Along with help from the SBTDC and SCORE, McClure also took out an SBA Express Loan in 2009 and a 7(a) Guaranteed Loan in 2011. He credits The Bank of Missouri and the local business community with providing him good advice and support.
When asked about the process he uses to come up with his decadent creations, McClure said it is a collaborative process. He and his employees meet to discuss what chocolate bars they’ll make in the coming year. Everyone comes prepared with ten combinations that sound good to them. They read off the combinations and if anyone doesn’t like a combination, it’s crossed off the list. Only a handful of combinations sound delicious to everyone. Then they look at the feasibility of creating the flavors into a chocolate bar. They always like to consider some combinations that are not currently available on the market.
While McClure gives some direction, his company tends to operate by consensus, and his employees often know what he wants before he even asks. He says all of his employees need to understand the entire business. His salesperson understands how chocolate is made so she can better sell the product; the production staff knows about marketing and how the quality impacts sales. To be successful, he says, they must understand how interrelated their jobs really are.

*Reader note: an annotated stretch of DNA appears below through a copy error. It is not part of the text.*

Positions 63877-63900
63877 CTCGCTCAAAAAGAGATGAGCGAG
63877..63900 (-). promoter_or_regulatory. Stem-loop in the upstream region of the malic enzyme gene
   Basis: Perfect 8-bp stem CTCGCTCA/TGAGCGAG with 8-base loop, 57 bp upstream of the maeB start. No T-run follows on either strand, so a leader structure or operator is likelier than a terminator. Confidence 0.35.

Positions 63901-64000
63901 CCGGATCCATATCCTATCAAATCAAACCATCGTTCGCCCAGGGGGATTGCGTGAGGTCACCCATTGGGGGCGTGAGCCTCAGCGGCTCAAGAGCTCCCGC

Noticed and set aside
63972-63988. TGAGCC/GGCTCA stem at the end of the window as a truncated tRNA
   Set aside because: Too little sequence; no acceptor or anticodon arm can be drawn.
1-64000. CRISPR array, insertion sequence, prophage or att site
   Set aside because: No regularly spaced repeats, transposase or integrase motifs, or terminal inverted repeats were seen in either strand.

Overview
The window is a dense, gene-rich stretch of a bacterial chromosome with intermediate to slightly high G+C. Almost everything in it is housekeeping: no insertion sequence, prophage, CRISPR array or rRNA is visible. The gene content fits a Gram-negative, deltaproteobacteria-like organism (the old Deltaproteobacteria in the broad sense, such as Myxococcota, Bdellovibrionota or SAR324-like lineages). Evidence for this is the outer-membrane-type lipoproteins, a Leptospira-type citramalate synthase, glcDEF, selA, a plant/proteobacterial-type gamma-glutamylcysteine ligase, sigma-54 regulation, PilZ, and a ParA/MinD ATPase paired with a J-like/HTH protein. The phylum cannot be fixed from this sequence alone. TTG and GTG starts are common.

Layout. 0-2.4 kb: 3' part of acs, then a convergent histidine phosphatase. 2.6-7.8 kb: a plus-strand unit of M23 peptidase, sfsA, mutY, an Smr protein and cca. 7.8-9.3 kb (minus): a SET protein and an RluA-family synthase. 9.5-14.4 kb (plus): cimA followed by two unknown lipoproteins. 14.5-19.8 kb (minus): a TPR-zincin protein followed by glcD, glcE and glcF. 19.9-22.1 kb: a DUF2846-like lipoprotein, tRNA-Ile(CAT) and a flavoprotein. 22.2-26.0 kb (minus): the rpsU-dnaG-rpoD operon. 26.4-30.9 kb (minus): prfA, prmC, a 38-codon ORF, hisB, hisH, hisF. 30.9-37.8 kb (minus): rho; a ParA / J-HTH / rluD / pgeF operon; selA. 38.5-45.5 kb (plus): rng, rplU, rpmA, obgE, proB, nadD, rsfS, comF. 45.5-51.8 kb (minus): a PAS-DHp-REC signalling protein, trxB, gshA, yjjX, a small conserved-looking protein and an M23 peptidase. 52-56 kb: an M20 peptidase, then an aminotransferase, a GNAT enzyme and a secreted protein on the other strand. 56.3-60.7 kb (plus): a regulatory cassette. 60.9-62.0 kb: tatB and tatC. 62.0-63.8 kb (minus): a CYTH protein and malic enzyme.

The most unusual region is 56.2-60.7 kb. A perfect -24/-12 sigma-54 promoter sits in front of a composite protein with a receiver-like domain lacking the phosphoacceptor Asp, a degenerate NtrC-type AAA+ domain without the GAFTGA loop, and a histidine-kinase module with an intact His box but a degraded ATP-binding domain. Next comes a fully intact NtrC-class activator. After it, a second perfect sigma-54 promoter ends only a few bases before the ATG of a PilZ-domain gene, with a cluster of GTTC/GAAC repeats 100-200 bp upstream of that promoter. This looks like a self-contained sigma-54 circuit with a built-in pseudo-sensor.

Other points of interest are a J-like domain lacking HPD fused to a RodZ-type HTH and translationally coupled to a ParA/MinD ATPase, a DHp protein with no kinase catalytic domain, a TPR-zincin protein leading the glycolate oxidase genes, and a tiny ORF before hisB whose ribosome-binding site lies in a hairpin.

When asked if Patric Chocolate will branch out into other chocolate products, McClure says they plan to start offering hot chocolate mixes in the future, and for next Valentine’s Day plan to offer chocolate covered truffles.
As for growth, Patric lets the market set expansion, while trying to acquire new sales and to venture into more markets. They forecast based upon previous sales so they can project when they will need to add new machinery or personnel.
McClure is passionate about his craft and active with the Fine Chocolate Industry Association, Craft Chocolate Makers of America, and Slow Food USA, which helps educate children on where food actually comes from and the joys of eating food that is natural and unprocessed. He has raised money for Slow Food to go into local schools and talk about “real” food.
Patric’s sells to wholesalers, distributors, retailers, chefs, food and beverage manufacturers and also online to the public. In St. Louis, you can find Patric chocolates at Whole Foods and Local Harvest Grocery; in Columbia, at Clover’s Natural Market and Natural Grocers; and in Kansas City, at The Better Cheddar and Dean & DeLuca. Website purchases can be made at http://patric-chocolate.com/ or call 573-814-7520 or email firstname.lastname@example.org.
For more information about the SBA, contact your local SBA office or visit http://www.sba.gov/. The St. Louis District Office can be reached at 314-539-6600 or http://www.sba.gov/about-offices-content/2/3124. For more information about the Missouri SBTDC, visit http://www.missouribusiness.net/sbtdc/index.asp. To find a local SCORE counselor, visit http://www.score.org/ or contact your local SBA office.